Area of Law – Driving – Drink Driving Offences
An Article about Summons/subpoena to produce maintenance records of instrument
The relevant principles to be applied in deciding whether to grant a summons/subpoena to produce documents relating to the maintenance records of the breathalyser were discussed in the Supreme Court case of Johnson v Poppeliers  VSC 451.
In that case the defendant was charged under s. 49(1)(f) or providing a bac of 0.155%. He told the informant that he couldn’t believe it was that high. He did not seek a blood test, he argued he was not told he had that right. To raise the defence under s. 49(4) the defendant summonsed various documents, as appears below:
- The Register and/or records kept of Preliminary Breath Testing Lion Alcolmeter SD – 400PA Serial No. 025675D being designated “Serial No. 025675D” (herinafter called the “PBT”) as held by the Traffic Alcohol Section.
- The Register and/or Records kept of Preliminary Breat Testing Lion Alcolmeter SD – 400PA Serial No. 025675D being designated “Serial No. 025675D” as being held by the relevant Police Station when the PBT was taken out on 25 May 2006.
- The memory print-out records applicable to the Defendant, from the Preliminary Breath Testing device, namely the Lion Alcolmeter SD400-PA (or such other model device as may have been used).
- The memory print-out records surrounding the test on the Defendant or applicable to the Defendant, from the Breath Analysis Instrument as was used on the defendant.
- All service and maintenance records for both: (a) the preliminary breath testing device used on the Defendant by the Informant, and (b) the Breath Analysis Instrument used on the Defendant by the authorized Breath Analysis Instrument Operator (SGT. H.A. Lonsing (22754).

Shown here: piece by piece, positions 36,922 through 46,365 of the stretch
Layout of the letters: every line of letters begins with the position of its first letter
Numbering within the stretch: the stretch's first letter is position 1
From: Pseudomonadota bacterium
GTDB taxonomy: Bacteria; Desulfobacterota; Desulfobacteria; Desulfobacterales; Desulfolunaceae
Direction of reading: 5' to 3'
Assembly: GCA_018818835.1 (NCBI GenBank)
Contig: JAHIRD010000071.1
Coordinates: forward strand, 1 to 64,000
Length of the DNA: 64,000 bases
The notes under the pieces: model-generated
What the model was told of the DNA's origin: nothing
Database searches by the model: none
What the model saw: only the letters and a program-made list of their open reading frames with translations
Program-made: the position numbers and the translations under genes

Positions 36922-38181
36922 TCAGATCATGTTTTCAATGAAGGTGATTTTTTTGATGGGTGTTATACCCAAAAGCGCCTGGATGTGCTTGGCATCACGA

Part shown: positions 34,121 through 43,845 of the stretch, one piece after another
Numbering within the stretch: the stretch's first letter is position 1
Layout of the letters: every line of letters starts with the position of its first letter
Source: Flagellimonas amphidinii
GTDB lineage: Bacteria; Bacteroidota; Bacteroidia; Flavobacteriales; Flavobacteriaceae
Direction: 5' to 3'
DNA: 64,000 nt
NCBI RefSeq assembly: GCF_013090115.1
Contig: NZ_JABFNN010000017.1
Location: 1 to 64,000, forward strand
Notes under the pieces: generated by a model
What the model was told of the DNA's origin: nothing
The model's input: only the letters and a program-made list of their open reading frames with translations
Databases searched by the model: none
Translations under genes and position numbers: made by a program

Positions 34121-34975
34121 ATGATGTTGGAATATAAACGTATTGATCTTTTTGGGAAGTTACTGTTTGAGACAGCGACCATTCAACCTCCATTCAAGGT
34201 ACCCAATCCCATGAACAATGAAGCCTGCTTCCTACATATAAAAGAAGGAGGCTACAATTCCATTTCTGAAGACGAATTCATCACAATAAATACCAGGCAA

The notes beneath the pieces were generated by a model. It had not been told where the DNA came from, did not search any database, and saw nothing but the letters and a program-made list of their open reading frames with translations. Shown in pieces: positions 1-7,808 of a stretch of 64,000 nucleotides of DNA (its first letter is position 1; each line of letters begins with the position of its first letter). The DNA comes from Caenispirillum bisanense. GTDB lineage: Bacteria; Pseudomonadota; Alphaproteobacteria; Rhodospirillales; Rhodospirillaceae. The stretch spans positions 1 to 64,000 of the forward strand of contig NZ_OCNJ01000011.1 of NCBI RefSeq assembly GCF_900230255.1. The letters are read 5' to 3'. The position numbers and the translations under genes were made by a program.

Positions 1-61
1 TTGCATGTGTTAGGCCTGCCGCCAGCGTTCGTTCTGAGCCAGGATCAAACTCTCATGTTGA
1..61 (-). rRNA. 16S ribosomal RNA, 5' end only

The Magistrate hearing the case at first instance refused to order the police to produce the requested documents on the basis that the defendant had not established that the instrument was defective. The Court on Appeal held that the Magistrate erred in acting on this premise. Kyrou J considered a number of authorities on the subject and observed: “… In my view, the authorities discussed above establish that in Victoria, the test for determining whether evidence sought on summons by a defendant has a legitimate forensic purpose is whether there is a reaonable possibility that the evidence would materially assist the defence”.
Kyrou J reached a different conclusion to the Magistrate and opined that Mr Johnson was not embarking on a fishing expedition in requesting the documents: “…This was not a case where the summons sought documents which may or may not exist on the speculative basis that they might contain something which might be fo some assistance to the defence in some unspecified way. It would have been open to the Magistrate to find that the possibility that schedule items 7 and 8(b) would materially assist in establishing the defence in s. 49(4) of the RSA was not merely hypothetical.